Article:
The practice is not new. For more than ten years, freight carriers, but also passenger bus drivers and passenger cars have lamented being at the mercy of law enforcement racketeering.
Every week, Ender Gomez leaves with his truck loaded with 20 tons of fruit and vegetables from the town of La Grita, in the state of Tachira (west), on the border with Colombia, to go to Caracas,
On the way, in addition to the roads in poor condition, the fuel shortages which are particularly frequent in the provinces, he is confronted with dozens of police checkpoints which sometimes stop him for hours to check his cargo and his papers for the sole purpose , he denounces, to obtain bribes.
“It’s an odyssey”, tells AFP this “feriero” as traders in Venezuela are called who buy food in the countryside to resell in the urban markets where he has a stall.
The last time the police stopped him, he remembers having lost two hours on his journey. They “uncovered the cargo, the sun was beating down on the goods, and we had to fight with them to be able to stop the engine of the truck”, recalls this 48-year-old man.
“They try to take money from us, but in the end you have to resist because if you start giving them, they get used to it and then we arrive in Caracas and we left them our profit margin on the way,” he said indignantly.
But the standoff does not always turn in his favor. More than once, Ender Gomez had to leave a few tickets or abandon a significant portion of his merchandise in order to continue on his way.
“The ferieros must give up a share of the goods at each roadblock”, regrets the producer Ramon Alirio Zamabrano in his farm in La Grita.
“They try to leave them cheap vegetables like cabbage, lettuce…”. But the police do not want to be taken “for fools” and they must be given “tomatoes, potatoes, that is to say the most expensive goods that we transport”, he regrets.
– A culture of racketeering –
The police racket is the consequence of the low salaries of these civil servants, for a long time less than 30 dollars per month, according to the specialists.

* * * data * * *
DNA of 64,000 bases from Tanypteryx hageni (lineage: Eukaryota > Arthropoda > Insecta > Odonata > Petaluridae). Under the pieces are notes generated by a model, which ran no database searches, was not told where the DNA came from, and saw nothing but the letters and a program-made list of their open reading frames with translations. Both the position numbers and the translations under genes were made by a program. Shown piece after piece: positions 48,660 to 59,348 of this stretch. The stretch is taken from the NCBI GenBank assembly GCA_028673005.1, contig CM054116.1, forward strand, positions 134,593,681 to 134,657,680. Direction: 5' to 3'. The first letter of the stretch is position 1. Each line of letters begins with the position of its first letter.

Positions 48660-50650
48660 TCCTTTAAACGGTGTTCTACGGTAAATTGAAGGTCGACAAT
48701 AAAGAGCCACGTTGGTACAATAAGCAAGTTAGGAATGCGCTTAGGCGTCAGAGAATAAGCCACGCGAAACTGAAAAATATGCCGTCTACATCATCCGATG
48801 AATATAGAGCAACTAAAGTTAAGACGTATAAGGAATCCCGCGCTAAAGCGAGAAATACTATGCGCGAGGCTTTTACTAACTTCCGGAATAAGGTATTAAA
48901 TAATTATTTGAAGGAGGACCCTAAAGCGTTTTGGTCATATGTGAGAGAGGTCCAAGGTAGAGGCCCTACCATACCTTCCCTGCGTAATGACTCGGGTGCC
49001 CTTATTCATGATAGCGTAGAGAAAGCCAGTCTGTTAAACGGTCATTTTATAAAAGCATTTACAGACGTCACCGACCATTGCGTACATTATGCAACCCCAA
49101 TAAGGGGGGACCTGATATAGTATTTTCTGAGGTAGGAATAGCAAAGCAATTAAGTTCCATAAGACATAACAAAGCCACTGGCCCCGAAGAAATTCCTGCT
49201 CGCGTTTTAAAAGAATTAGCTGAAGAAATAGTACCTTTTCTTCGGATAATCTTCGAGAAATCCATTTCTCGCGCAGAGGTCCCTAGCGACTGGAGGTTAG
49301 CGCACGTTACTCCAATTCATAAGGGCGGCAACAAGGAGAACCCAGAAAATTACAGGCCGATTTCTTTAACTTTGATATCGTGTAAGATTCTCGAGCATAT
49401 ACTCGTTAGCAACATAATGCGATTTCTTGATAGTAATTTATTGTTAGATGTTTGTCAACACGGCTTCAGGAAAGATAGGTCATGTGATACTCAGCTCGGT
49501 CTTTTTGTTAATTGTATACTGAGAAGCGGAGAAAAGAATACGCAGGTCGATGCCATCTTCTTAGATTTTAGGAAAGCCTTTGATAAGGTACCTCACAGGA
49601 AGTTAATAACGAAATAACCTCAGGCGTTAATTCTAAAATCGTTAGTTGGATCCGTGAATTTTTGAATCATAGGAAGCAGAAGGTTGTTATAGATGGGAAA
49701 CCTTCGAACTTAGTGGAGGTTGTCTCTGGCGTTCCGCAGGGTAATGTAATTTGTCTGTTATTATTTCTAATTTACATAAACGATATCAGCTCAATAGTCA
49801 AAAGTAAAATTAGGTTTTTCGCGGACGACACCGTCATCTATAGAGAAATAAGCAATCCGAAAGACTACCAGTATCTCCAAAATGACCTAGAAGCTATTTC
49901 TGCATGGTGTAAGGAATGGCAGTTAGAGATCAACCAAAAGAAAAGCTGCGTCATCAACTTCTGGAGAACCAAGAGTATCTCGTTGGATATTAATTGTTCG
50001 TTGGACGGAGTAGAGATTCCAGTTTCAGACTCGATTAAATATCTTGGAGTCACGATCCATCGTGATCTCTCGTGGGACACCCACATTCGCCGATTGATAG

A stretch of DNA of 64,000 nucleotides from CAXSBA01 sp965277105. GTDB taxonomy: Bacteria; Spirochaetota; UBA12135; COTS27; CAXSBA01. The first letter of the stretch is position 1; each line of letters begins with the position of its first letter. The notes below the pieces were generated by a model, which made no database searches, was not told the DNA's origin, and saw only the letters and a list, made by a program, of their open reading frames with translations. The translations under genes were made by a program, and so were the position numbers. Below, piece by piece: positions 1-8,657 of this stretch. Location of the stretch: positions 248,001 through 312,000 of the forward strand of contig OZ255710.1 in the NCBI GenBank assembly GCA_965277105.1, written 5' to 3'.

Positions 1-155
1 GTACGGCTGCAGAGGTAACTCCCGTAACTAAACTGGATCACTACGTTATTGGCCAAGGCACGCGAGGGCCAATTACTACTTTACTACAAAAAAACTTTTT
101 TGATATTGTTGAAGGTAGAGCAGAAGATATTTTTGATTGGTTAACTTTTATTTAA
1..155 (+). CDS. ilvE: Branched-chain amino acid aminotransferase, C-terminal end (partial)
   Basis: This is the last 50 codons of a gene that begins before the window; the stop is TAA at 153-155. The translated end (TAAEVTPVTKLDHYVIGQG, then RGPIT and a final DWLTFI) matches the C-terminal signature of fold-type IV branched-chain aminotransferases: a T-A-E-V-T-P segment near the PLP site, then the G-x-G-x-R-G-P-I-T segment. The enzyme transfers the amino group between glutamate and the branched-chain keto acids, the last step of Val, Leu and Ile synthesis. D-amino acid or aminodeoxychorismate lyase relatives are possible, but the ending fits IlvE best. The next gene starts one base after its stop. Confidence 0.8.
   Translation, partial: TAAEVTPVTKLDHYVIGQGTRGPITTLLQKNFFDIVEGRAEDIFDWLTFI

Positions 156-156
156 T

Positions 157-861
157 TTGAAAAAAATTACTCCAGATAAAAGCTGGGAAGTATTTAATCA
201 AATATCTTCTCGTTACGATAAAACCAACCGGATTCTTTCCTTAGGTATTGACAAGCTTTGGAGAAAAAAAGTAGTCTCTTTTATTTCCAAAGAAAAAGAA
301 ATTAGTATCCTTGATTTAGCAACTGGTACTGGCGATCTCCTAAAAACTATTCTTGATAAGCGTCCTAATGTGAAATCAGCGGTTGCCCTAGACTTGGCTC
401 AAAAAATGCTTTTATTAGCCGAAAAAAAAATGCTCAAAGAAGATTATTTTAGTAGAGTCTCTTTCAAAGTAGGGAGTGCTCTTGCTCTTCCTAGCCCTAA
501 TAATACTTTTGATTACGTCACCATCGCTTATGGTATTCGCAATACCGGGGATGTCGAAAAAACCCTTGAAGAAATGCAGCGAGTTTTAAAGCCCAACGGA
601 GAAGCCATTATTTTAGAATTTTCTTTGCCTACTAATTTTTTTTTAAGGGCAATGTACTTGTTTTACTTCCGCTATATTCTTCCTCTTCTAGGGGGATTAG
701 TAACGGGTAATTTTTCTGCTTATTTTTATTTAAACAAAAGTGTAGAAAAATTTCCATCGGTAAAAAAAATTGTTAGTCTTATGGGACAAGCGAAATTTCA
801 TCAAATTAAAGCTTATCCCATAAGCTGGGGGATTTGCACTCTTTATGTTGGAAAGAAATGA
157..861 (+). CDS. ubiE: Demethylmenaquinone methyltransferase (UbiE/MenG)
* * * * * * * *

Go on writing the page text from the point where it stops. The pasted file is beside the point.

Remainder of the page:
Currently, after a 1,700% increase recently decreed by the government, a freshly graduated police officer earns the equivalent of 114 dollars.
The Ministry of Public Finance, meanwhile, announced measures to limit these practices, and President Nicolas Maduro himself ordered in July “to remove obstacles” on the roads.
But little has changed, say transporters and traders, who see the practice as a feature of local culture.
“There are some who take themselves for gods (…) they do this to annoy us”, protests a truck driver, who does not want to give his name for fear of reprisals.
“We all go through the matraqueo”, a popular name given to racketeering. “We are trying to get out of it in the most peaceful way,” he continues. “The more we get angry, the worse it is. The only ones with power are them, not us,” he said.
These systematic bribes end up being felt in the price paid by the consumer, which can be “three or four times higher than the purchase price in the field”, according to Celso Fantiniel, president of Fedeagro, a farmers’ association.
Goods produced in Venezuela that fall victim to this practice sometimes end up costing more than imported products.
In the state of Tachira, the authorities have set up a “protectorado”, a kind of pass supposed to avoid racketeering, but it involves the payment of a tax on the value of the goods. And above all the producers complain that only “people close to the government” have access to it.